SOURCE: The Sol Project Finance Journal, January 2016

20 Jan 2016


SOURCE is a monthly solar project finance journal that our team distributes to our network of clients and solar stakeholders. Our newsletter contains solar statistics from current real-life solar projects, trends, and observations gained through monthly interviews with our solar project finance team, and it incorporates news from a variety of industry resources.

Below, we have included excerpts from the January 2016 edition.  To receive future Journals, please email


The following statistics represent some high-quality solar projects and portfolios that we are actively reviewing for investment.




California – Prior to the holiday break, the California Public Utilities Commission issued the proposed decision to net energy metering (NEM) 2.0. The solar industry celebrated; with ITC extension, the Paris climate agreement, and full retail credit in California, how many times did you hear your industry colleagues say “Christmas came early?”

But, hold on. Non-bypassable charges (NBCs) technically mean solar consumers will not receive full retail credit. NBCs would be imposed on solar consumers to cover a utility’s costs of programs; they are not charged to solar consumers under NEM 1.0. Since NBCs would be charged to solar customers on every kWh drawn from the grid, effectively, an additional ~2-5 cents/kWh will be discounted from solar exported to the grid.

With this change, look for the market to move more toward smaller systems and self-consumption. This will also encourage the growth of storage, especially with the lucrative Self-Generation Incentive Program (SGIP) rebate. The final decision is scheduled for January 28, though a surprise public meeting last week has advocates thinking that the path to approval will not be so simple.

In related news, follow CALSEIA for the discussion over Time of Use (TOU) rates, which will have a major impact on project development in 2018 and beyond.

Florida – PPA authorization in the Sunshine State hit a snag after Floridians for Solar Choice, a solar advocate-backed organization, failed to gather enough votes to qualify for a November ballot initiative. Instead, Consumers for Smart Solar (CSS), a utility-funded political action committee, may have their own constitutional amendment make the ballot – pending Supreme Court review. The existence of the conflicting organizations – and their similar-sounding names – has been confusing for consumers. Alas, hope is not lost. Vote Solar, SEIA, and partners are working on another campaign to finally bring more solar to the Sunshine State. Companies interested in getting involved should contact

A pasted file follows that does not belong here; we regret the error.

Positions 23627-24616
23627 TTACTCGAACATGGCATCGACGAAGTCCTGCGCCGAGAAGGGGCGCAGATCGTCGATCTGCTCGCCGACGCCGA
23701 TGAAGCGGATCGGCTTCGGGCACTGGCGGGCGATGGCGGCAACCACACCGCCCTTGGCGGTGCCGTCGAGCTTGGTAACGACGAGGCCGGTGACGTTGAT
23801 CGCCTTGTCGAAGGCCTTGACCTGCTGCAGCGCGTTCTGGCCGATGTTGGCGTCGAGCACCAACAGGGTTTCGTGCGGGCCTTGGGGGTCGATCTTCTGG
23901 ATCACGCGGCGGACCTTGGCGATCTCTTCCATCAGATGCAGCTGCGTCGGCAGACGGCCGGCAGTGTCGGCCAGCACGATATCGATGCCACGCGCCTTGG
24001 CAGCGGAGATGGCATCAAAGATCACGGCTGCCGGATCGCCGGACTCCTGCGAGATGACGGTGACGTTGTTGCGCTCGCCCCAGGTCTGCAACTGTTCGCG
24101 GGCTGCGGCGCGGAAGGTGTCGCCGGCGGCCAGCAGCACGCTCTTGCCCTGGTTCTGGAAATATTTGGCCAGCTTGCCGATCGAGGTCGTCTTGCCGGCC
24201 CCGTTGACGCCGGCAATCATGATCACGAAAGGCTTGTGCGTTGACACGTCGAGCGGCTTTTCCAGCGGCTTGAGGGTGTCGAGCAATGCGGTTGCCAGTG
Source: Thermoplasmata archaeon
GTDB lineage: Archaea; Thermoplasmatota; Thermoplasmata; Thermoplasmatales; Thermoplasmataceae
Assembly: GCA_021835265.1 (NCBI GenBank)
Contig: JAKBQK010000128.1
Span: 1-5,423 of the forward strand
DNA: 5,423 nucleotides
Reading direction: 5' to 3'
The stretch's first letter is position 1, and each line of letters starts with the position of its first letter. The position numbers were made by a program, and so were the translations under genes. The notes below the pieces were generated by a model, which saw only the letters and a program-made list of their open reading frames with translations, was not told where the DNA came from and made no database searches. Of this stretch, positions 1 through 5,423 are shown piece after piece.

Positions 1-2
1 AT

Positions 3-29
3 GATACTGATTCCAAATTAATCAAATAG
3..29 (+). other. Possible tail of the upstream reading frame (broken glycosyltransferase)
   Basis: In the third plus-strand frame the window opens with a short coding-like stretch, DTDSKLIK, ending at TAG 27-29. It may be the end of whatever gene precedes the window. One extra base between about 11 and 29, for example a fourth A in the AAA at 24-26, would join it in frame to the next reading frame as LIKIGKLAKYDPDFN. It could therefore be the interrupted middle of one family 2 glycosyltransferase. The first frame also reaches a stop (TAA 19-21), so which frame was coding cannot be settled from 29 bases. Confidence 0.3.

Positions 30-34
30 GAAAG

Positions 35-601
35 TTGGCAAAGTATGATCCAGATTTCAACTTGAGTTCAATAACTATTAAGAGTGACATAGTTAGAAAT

Massachusetts – The Massachusetts Department of Energy Resources (DOER) sent notification that 567.7MW of solar energy systems have been qualified or accepted into the SREC II program, or about 60% of the program capacity cap. DOER will set aside about 120MW for smaller scale projects under 25kW. That leaves about 250MW for SREC II, whose cap may be hit as soon as Q3 of this year. Meanwhile, all eyes are still on the Commonwealth’s net metering standstill. Most project development we’re seeing is in NSTAR and WMECO territory – or with municipalities. We are seeing little development within National Grid – even for behind the meter projects. At press time, 85.2MW remain on National Grid’s net metering allocation waiting list.


  • The December 18 omnibus bill reinstated bonus depreciation, providing for 50% bonus depreciation through 2017, declining to 40% in 2018 and 30% thereafter. While this is positive news – remember that bonus depreciation is, as the name suggests, only a bonus. Adding bonus depreciation back into the mix will not significantly alter pricing for a given deal, and some investors do not even value it at all.
  • Pricing for the latest Connecticut small ZREC solicitation (<100kW) came in around ~$80/ZREC. If the schedule for medium and large solicitations is to follow years past, bids for medium and large ZRECs will be due in June and announced in July. Meanwhile, several projects that won ZREC projects last summer remain stranded until the state’s municipal virtual net metering cap is lifted.
  • At the end of last year, developers were rushing to lock in equipment orders to avoid 2017 shortages. Will the ITC extension trigger a 2016 oversupply? No way, say analysts.
  • Vermont could become a hot utility-scale market for solar. A new transmission line from Canada – slated to be complete in 2019 – may also mean that the Green Mountain State will get more of its electricity from hydro and wind.
  • Move over, California. Oregon may be the next state to incorporate a 50% renewable portfolio standard. If passed, legislation would also create a community solar program


Sol Systems is a solar energy finance and investment firm. The company has facilitated financing for over 400MW of  solar projects on behalf of Fortune 100 corporations, insurance companies, utilities, banks, family offices, and individuals. Sol Systems provides secure, sustainable investment opportunities to investor clients, and sophisticated project financing solutions to developers. The company’s tailored financial services range from tax structured investments and project acquisition, to debt financing and SREC portfolio management. Inc. Magazine named Sol Systems on its annual Inc. 500 list of the nation’s fastest-growing private companies for a second consecutive year, ranking it No. 6 in the nation’s top solar companies in 2014. For more information, please visit

Print Page


Sara Rafalson

Sara Rafalson